The shapes of the anterior and posterior walls were calculated for hypothetical cases by modifying the adult human emmetrope model to simulate an IOL. The crystalline lens material was replaced with the lower fluid to simulate horizontal pr gaze (at 10 m), and the pp (250 mm) was modeled in a directly vertical 90° downward gaze angle using two liquids with the interface perpendicular to the optical axis. The posterior radius of the lens was selected to obtain the needed change of power with the upper liquid introduced to accommodate for pp (at about 250 mm). Other assumptions listed above for the model eye were also made. Gaze angles of less than 90° were then evaluated without re-optimizing the model parameters. Specifically, gaze angles of 50° and 70° were investigated. The 90°, 70°, and 50° gaze angles were each evaluated at the following five field points of 0°, ±7.5°, and ±15°. The root mean square (RMS) of each spot radius value was then recorded. Reported below are the averages of the five field values, and the RMS for the on-axis (0°) field point. All RMS values are in microns.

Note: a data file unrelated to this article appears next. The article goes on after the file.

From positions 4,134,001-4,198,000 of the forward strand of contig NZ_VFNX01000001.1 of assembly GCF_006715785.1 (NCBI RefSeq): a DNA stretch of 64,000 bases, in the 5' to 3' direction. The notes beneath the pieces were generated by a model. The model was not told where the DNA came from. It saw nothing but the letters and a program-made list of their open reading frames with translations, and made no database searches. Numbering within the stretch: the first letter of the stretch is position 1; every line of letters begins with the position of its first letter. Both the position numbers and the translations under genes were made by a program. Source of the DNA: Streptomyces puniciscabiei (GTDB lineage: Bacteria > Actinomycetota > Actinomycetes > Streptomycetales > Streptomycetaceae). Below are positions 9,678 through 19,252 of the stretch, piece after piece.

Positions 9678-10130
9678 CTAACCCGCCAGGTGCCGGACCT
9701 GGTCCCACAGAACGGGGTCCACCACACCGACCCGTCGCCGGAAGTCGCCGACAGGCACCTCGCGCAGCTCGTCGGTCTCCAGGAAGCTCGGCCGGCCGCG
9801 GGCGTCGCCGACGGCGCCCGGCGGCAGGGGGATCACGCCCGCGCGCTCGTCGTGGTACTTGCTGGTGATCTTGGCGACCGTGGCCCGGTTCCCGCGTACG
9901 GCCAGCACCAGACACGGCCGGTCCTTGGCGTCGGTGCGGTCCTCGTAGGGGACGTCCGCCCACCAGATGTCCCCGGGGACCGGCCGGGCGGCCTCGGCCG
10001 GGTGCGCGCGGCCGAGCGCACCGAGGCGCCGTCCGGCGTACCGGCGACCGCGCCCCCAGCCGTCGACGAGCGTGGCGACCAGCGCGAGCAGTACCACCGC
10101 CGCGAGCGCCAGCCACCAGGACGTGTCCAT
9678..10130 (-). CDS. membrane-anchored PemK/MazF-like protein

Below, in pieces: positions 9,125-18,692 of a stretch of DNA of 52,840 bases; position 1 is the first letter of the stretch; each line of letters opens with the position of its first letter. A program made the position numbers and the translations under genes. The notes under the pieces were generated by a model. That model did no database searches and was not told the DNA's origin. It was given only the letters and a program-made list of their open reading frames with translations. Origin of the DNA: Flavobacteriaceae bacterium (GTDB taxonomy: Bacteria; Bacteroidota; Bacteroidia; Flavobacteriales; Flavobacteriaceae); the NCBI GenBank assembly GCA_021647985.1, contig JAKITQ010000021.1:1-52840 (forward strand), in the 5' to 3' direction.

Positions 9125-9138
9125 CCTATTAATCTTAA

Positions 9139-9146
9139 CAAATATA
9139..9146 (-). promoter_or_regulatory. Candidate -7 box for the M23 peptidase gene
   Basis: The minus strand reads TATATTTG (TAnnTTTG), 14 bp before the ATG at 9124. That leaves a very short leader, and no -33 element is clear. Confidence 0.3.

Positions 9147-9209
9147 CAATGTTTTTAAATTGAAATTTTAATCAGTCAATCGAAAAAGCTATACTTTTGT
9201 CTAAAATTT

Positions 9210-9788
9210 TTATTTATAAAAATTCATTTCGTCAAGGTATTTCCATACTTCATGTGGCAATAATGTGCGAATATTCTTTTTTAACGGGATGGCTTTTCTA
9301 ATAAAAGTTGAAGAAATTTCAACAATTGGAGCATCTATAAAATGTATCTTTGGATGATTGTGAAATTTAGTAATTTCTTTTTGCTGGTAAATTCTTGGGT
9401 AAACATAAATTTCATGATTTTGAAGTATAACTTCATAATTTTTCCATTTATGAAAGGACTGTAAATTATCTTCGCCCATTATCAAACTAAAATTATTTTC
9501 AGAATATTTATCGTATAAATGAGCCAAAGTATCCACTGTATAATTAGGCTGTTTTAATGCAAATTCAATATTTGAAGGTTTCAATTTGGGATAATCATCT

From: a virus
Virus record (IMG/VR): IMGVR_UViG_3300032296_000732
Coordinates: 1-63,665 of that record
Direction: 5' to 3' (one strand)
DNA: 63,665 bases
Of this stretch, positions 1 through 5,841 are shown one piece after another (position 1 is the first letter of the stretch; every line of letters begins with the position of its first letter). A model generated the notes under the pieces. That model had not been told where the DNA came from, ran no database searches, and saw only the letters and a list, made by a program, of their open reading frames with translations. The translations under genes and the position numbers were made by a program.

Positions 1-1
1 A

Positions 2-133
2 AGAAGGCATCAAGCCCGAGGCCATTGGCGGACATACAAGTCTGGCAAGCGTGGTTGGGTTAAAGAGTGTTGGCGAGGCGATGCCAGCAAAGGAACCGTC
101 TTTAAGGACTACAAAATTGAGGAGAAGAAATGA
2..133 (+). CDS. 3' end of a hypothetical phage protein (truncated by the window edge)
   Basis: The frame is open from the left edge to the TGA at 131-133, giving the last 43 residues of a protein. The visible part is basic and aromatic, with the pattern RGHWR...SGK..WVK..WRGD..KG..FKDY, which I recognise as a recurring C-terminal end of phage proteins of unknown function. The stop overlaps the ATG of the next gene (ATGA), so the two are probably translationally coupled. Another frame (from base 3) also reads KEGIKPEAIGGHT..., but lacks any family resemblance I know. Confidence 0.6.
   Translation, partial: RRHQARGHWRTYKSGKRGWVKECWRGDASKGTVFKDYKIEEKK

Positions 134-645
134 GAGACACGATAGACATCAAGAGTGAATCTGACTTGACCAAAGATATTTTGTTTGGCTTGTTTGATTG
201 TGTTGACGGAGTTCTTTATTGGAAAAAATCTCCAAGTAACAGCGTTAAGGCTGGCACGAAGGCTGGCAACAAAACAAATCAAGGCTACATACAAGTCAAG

TABLE 3
RMS Spot: RMS Spot:
Average of 5 Fields On-Axis Value
Label 90° 70° 50° 90° 70° 50°
S9 4.81 5.14 7.26 3.87 4.47 6.97
S8 4.78 4.89 7.93 3.21 4.00 8.16
S12 4.03 4.03 5.94 2.88 3.11 5.31
S10 9.28 9.45 15.59 5.16 6.84 15.71
S11 5.41 6.164 17.95 3.45 5.86 18.99
S7 7.29 8.79 26.29 4.53 8.37 27.67

Smaller RMS values generally indicate less aberration and better focus on the retina. Generally, values less than 7.00 microns are preferred for the assumed conditions.

The IOL schematics are laid out as though plotted on a chart, with the actual fluid's refractive index along the horizontal axis (abscissa) and the difference in the index values of the two fluids on the vertical axis (ordinate). Internal to the lens schematics, the fluids are labeled with the following symbols:

+ a liquid having an index of refraction greater than the humors in which the IOL is immersed when implanted;